Gregory A. Stobbs in his 2001 book “Business Method Patents” describes how the classic corporate invention harvesting mechanism, based on filtering concepts presented by workers at the bottom of the corporation, can yield a sizeable patent portfolio in terms of numbers. But, Stobbs warns, the results often lack focus. Stobbs goes on to explain how more profitable patenting can be achieved by pursuing an innovation-development business model for the corporation. This involves establishing a proactive innovation procedure within the business organization.
I propose that this process be called: “Directed Inventing”.
A firm can move to a directed invention patenting program by first carrying-out an analysis within the firm as to the firm’s track record in terms of research and development, and the results achieved in terms of patents granted. These results are then compared with the objectives of the corporation and the planned initiatives that the corporation wishes to pursue in the future. The test question should always be: “Are these patents directed to features that could help the Corporation earn profits?” Often this exercise will disclose the inadequacy of results that have been achieved by the previous corporate patenting program. Corporate patents will in many cases be shown to lack focus.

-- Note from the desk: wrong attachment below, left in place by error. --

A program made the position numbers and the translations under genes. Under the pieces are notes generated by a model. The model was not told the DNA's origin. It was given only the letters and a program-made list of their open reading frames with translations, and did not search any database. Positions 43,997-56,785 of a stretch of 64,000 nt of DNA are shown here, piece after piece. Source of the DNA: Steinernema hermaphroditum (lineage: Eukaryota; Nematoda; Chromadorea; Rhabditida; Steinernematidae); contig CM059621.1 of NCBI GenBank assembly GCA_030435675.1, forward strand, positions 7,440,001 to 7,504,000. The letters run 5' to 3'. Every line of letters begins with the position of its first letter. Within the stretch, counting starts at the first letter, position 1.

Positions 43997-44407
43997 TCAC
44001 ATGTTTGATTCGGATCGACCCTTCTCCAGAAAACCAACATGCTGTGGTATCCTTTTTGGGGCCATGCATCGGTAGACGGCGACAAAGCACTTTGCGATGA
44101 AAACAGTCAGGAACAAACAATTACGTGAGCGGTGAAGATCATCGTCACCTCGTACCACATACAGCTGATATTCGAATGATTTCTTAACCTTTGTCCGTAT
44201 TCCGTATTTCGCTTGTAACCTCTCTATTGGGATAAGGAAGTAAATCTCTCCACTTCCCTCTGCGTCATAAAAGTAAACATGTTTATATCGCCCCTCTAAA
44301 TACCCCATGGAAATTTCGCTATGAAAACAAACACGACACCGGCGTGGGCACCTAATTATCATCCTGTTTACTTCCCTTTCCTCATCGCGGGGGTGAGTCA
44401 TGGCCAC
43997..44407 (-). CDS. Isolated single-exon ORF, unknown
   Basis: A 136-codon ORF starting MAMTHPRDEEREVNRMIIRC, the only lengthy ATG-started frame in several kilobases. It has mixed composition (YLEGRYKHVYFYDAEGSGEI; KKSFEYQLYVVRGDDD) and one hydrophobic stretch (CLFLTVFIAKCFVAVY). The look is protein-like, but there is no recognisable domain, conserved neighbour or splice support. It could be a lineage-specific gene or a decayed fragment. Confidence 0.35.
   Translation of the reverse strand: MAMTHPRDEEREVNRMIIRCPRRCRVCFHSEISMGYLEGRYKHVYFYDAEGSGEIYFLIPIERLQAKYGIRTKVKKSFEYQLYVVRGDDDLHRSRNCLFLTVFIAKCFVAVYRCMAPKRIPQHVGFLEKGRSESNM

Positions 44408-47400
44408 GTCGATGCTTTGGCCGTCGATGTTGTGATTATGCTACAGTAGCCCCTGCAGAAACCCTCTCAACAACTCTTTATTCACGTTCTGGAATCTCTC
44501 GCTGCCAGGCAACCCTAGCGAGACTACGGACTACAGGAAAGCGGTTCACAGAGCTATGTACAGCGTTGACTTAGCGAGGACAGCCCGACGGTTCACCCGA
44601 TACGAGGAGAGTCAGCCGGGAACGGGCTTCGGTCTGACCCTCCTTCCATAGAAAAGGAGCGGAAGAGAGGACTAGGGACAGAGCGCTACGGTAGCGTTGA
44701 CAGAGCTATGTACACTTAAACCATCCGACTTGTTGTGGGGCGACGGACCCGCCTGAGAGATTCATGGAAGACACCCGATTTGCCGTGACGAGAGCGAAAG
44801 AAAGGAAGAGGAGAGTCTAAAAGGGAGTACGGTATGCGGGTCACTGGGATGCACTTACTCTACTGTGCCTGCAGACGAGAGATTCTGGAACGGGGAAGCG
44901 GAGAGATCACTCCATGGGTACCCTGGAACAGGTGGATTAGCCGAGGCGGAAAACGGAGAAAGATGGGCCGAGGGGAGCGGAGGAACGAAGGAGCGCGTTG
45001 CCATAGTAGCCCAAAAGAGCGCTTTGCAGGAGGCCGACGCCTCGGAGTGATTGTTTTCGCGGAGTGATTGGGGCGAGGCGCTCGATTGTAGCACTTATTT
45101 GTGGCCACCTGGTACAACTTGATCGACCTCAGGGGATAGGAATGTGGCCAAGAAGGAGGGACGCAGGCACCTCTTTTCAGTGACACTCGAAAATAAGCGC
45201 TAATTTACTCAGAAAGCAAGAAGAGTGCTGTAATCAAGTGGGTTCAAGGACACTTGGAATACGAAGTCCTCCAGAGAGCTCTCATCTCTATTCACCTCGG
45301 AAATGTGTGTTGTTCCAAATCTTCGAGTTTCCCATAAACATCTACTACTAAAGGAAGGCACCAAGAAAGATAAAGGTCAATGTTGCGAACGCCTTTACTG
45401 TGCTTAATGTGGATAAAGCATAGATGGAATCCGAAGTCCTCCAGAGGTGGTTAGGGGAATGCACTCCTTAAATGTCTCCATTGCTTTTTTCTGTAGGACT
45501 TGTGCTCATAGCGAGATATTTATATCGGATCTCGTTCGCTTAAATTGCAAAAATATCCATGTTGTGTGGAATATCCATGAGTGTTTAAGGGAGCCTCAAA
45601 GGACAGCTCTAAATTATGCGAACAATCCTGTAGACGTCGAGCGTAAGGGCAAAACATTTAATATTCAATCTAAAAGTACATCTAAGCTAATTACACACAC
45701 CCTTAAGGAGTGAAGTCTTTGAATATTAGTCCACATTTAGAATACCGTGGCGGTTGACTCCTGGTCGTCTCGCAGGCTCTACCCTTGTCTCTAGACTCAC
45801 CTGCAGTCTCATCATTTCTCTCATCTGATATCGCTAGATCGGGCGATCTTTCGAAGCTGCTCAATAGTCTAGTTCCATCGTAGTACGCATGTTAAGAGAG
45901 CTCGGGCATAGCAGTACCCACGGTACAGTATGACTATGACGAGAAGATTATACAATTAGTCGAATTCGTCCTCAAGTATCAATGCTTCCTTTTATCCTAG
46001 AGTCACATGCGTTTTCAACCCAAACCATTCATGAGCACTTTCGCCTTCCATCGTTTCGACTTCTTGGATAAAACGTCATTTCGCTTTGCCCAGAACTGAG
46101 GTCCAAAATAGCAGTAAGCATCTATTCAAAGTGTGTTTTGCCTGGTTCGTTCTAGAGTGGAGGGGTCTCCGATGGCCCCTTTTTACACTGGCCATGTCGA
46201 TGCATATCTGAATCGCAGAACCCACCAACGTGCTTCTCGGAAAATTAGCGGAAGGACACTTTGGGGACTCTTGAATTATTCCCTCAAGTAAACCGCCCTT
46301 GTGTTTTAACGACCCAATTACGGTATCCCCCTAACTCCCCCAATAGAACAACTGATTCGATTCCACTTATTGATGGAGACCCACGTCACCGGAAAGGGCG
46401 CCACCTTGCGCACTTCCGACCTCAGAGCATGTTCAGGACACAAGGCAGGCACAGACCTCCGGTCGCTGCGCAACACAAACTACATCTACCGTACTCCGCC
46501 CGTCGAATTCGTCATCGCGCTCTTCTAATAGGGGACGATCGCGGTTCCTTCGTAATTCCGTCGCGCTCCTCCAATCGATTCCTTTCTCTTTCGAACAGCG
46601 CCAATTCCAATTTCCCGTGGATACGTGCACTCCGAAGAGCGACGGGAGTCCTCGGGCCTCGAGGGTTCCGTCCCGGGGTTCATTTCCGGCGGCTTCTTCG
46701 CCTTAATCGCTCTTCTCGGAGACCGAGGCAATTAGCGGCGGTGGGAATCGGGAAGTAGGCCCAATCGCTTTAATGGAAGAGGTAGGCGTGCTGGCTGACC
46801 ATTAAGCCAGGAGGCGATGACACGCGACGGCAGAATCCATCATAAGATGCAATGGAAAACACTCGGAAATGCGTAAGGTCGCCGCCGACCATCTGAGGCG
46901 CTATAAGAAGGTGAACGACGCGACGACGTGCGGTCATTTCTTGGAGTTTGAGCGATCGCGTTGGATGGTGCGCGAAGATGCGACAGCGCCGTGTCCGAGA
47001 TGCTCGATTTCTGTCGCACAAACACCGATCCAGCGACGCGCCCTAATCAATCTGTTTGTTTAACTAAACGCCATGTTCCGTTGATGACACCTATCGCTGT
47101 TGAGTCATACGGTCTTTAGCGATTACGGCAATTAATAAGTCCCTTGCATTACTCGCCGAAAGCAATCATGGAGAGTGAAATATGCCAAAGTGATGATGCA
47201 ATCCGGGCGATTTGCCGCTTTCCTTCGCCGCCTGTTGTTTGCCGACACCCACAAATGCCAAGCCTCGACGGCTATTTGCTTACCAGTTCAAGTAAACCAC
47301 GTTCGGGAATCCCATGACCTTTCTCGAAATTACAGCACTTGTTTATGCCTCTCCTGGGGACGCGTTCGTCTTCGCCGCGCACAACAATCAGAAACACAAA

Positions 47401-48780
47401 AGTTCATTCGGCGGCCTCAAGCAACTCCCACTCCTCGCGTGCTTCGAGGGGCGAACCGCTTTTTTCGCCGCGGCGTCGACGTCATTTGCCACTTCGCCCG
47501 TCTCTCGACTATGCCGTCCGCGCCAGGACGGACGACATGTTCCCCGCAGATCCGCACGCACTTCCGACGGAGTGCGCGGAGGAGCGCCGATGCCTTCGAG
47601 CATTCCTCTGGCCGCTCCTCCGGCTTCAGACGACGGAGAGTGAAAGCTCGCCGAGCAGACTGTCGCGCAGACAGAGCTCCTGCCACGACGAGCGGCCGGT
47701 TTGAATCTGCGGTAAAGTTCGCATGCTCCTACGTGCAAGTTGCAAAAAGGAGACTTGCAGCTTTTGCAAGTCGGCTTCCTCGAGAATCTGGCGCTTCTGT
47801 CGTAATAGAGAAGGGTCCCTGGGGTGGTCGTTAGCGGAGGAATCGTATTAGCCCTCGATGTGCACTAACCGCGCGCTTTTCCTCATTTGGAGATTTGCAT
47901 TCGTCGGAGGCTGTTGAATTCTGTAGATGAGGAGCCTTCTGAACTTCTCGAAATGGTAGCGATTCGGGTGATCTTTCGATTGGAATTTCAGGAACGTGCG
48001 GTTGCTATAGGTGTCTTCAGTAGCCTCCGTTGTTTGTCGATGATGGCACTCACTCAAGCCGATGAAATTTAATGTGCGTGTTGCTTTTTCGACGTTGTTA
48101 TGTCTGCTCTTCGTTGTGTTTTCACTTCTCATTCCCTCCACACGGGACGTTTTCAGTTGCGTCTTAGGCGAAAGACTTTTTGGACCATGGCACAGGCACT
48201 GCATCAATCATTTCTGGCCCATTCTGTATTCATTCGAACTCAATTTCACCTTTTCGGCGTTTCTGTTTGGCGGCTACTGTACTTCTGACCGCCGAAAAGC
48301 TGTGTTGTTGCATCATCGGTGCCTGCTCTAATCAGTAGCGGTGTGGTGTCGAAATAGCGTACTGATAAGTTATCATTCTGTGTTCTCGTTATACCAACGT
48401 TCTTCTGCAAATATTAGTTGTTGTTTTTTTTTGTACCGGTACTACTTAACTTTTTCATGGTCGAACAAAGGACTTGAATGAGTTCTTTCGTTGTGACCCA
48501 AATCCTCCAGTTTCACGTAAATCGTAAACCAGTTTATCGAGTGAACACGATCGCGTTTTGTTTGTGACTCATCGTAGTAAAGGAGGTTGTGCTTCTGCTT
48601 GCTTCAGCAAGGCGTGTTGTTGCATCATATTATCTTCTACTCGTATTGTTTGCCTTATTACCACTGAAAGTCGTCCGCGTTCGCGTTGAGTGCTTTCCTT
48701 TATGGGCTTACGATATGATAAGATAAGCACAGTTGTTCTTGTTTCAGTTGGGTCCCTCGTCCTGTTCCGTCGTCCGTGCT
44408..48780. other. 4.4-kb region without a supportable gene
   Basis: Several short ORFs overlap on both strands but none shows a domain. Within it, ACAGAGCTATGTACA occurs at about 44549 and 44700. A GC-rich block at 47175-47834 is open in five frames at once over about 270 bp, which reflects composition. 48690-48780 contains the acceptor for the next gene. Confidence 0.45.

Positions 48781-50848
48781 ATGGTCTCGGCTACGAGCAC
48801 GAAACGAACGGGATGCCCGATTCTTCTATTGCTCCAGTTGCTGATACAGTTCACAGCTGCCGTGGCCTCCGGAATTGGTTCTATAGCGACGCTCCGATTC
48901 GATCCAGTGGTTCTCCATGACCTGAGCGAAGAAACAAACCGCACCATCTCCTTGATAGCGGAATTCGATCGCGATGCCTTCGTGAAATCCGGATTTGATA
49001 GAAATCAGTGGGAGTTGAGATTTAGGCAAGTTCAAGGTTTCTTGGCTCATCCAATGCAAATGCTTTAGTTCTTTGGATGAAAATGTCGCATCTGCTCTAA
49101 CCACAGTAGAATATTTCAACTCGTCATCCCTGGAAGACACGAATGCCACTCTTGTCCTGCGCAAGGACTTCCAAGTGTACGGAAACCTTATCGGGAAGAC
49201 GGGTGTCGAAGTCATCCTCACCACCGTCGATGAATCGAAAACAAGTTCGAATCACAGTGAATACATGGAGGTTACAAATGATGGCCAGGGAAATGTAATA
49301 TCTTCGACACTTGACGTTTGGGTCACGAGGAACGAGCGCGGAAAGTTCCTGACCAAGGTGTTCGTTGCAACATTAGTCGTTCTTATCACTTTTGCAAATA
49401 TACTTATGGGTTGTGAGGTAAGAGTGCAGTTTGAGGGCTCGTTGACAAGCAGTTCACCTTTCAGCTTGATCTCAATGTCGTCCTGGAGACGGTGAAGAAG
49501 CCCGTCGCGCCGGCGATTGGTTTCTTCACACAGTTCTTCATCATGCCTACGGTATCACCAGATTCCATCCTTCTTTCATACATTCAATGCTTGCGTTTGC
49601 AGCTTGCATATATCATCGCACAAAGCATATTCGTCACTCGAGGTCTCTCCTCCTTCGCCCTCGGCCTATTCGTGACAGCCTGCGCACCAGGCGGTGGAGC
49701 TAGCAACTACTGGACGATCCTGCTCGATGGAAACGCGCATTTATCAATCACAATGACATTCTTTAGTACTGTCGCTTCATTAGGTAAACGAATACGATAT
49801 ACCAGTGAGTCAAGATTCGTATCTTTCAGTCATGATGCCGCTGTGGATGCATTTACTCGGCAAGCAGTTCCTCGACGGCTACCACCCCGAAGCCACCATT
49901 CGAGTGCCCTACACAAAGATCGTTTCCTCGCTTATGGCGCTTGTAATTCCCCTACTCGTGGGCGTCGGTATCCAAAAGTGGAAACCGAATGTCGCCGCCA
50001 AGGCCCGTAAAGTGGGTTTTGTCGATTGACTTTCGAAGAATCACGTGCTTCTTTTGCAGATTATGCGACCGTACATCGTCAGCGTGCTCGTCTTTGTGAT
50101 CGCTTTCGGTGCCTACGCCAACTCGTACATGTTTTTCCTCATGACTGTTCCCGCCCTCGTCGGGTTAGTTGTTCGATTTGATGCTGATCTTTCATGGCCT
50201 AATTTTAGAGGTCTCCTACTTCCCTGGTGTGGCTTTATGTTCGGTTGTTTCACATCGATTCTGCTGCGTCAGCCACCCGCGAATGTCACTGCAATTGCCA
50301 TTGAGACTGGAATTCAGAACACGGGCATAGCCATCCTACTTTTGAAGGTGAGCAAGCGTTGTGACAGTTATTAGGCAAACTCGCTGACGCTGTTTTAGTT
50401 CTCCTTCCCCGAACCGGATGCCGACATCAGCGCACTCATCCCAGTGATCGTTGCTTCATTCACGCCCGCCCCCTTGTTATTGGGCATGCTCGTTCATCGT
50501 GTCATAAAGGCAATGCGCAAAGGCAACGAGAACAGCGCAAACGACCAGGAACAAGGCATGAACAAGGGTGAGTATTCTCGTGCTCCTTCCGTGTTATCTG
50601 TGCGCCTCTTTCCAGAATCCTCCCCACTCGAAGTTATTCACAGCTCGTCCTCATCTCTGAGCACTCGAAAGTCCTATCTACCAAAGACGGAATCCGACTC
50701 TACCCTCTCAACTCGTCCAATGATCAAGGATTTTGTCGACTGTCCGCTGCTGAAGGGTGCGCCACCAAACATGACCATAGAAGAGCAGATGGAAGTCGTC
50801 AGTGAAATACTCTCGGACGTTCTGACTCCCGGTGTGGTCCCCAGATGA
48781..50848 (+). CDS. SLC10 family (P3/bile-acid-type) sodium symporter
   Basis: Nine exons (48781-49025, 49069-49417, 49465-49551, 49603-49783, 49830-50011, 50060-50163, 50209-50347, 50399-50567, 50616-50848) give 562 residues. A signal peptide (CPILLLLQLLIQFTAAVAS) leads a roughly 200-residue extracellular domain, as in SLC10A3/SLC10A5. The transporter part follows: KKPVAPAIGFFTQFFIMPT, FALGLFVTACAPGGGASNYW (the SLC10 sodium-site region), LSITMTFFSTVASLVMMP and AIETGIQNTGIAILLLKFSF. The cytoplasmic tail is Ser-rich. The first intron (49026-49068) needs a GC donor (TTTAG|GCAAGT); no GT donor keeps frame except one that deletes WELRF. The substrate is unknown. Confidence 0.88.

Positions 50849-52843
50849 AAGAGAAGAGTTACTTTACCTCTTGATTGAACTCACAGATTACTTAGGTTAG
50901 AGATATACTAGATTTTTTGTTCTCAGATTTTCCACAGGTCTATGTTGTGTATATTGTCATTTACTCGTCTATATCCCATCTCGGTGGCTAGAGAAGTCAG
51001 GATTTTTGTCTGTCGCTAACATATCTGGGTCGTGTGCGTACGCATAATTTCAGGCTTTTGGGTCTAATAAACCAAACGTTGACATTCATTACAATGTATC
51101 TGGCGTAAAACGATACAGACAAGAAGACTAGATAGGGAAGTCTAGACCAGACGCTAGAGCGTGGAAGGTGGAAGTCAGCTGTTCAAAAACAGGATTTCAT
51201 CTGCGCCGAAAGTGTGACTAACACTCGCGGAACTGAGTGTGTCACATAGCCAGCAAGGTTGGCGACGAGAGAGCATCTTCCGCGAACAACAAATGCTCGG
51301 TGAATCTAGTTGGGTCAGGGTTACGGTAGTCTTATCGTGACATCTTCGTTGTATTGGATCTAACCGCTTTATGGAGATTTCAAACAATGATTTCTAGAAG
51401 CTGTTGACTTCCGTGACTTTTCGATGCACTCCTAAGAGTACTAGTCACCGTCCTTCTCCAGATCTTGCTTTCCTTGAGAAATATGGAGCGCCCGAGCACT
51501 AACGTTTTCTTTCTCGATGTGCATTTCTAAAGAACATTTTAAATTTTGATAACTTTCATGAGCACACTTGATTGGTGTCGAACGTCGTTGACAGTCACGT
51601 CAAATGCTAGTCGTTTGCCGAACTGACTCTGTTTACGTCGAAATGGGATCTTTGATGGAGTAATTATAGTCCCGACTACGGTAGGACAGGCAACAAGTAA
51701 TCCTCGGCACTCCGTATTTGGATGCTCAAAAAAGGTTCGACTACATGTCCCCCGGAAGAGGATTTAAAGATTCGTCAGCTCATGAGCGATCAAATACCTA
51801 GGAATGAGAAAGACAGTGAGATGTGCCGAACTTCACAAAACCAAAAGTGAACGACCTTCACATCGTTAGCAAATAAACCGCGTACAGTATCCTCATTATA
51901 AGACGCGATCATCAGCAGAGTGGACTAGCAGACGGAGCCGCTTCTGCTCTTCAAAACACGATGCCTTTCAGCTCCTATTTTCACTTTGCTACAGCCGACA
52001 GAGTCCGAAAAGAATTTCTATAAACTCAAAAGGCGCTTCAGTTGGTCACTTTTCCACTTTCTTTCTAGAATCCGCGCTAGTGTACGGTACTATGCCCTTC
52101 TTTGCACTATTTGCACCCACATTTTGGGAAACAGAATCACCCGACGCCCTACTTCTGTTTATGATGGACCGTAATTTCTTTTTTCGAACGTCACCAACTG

A company’s patenting policies should be focused on innovations that have the potential to actually support corporate plans for the future. In some firms corporate planning for the future may be very thin. In such cases, establishing a proactive patent policy should not be the firm’s first concern. Attention should be focused first on corporate plans for the future. But when a firm does have clearly established corporate objectives for the future, these can serve as a beacon not only for evaluating inventions for possible patenting, but also for guiding the very invention process itself. Read the rest of this entry »